Insects and Arachnids

Insects and arachnids are the most popular wild animal on Earth. Read our collection of articles discussing all sorts of ants, bugs, butterflies, spiders and just about every other type of insect and arachnid.

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For decades scientists assumed these insects looked so much like orchids as a form of camouflage. But they were wrong. They look this way because they're deceptive predators.

By Allison Troutner

Creating an insect hotel gives local bugs and pollinators a place to live and people of all ages a super cool garden project.

By Jesslyn Shields

The Atlas moth is one of the largest moths out there, with a wingspan of up to 12 inches, but the 'cobra' faces on its wings are even more frightening to predators than its size.

By Laurie L. Dove

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A bullet ant's sting will hurt for a long time, but it probably won't kill you.

By Jesslyn Shields

Native to East Asia, the Joro spider has adapted to life in the southern U.S. and, as far as we know, is a beneficial addition to the ecosystem.

By Allison Troutner

They love your lawn and, in 2021, they're everywhere. Here's what to do about armyworms and how to spot the little critters.

By Jesslyn Shields

The invasive spotted lanternfly is spreading across the Eastern U.S. Here's what you need to know about this voracious pest.

By Frank A. Hale

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Spiders don't have wings, so technically can't fly. But some arachnids can soar through the air with the greatest of ease.

By Mark Mancini

Most of us think all bees live in colonies, or hives, but there are far more species that don't produce honey, don't sting and live mostly solitary lives underground.

By Jesslyn Shields

And we mean really loud. Like up to 100 decibels loud. Get all the buzz on what's making these bug-eyed bugs return.

By John Cooley & Chris Simon

The praying mantis is a powerful predator, and not as robotic (or as romantic!) as it seems.

By Jesslyn Shields

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Black widow spider venom can be deadly but how likely are you to be bitten? It might surprise you that these arachnids are on the shy side.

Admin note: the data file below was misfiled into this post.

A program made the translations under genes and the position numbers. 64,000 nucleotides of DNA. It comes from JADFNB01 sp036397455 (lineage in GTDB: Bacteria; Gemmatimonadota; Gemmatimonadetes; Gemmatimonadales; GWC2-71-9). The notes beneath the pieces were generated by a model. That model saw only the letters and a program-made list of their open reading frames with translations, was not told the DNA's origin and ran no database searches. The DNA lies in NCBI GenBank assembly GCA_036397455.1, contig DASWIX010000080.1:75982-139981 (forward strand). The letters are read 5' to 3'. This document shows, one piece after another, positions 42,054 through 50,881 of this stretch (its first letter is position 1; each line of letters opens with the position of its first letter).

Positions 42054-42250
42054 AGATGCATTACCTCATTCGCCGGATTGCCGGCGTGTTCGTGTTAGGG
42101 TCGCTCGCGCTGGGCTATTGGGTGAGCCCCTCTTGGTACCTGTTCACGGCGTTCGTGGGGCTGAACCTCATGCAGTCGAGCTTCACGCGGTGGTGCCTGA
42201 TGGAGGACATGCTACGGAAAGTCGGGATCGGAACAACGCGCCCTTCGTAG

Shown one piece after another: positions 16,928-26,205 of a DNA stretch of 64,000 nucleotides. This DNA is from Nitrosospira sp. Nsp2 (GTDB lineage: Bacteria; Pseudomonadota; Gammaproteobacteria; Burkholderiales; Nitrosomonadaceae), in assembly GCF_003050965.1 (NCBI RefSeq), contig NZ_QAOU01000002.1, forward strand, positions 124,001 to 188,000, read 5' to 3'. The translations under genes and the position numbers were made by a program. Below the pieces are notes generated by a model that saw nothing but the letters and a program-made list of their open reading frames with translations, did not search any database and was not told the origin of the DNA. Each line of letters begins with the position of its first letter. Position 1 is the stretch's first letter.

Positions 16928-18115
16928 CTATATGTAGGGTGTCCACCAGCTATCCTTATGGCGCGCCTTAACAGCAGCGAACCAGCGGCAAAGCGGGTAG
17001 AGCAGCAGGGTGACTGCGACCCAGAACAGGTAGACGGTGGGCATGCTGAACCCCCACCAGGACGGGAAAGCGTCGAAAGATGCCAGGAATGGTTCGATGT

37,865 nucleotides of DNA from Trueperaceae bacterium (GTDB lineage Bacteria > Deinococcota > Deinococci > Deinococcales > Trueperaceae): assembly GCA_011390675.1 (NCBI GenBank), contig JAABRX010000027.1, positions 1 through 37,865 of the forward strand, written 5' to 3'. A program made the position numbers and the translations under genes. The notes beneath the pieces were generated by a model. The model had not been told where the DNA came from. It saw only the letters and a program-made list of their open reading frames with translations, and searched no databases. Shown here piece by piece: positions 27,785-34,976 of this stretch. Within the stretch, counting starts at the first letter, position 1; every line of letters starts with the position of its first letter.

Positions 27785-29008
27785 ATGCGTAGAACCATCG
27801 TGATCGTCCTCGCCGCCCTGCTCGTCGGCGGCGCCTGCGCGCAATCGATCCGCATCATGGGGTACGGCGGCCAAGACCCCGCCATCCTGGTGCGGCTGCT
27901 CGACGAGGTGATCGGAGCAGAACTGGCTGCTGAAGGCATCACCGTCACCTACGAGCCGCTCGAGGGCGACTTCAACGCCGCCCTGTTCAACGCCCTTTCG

By Jennifer Walker-Journey

While luna moths aren't exactly rare, they're hard to find so every encounter seems extra special.

By Jesslyn Shields

That's right – daddy longlegs isn't an actual kind of spider, but a colloquial name that's been applied to a wide range of spiders and non-spiders, insects and non-insects.

By Mark Mancini

Bees get a lot of credit for pollinating important food crops, but they get a lot of secret help from their nocturnal friends, the moths.

By Jesslyn Shields

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The elephant hawk moth is breathtakingly beautiful as an adult, but as a baby ... not so much.

By Jesslyn Shields

Born pregnant? You bet. It's a survival instinct but could also explain how these garden pests spread like wildfire.

By Mark Mancini

The deadly Asian giant hornet, the largest hornet in the world, was spotted in the U.S. for the first time in late 2019. You'll want to stay far away from this creature. Its nickname? The "murder hornet."

By Jesslyn Shields

Mayflies have the shortest adult life span of any animal, but swarms of them can still be seen on weather radar.

By Jesslyn Shields

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Some cicadas are annual breeders and some show up loudly about every 17 years, but all cicadas produce a "song" that can reach 120 decibels — very close to a level that can damage human ear drums.

By Robert Valdes

Work by volunteers and nonprofit organizations, such as butterfly waystations and increased education efforts, has turned around long-term population decline for some butterfly species.

By Laurie L. Dove

Fruit flies are annoying, but we also owe them a huge debt of scientific gratitude.

By Jesslyn Shields

Locusts are just mild-mannered grasshoppers until they swarm up and become monstrous. In parts of the world, locust plagues are becoming a way of life.

By Jesslyn Shields

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If you've never seen a botfly, it looks rather harmless — like a basic bumblebee even. Until it lays its eggs inside a living host, and that's when things get really gross.

By Mark Mancini

Dragonflies are fast, powerful and unbelievably aggressive, using a rudimentary form of 'trigonometry' to calculate distance and move in for the kill.

By Jesslyn Shields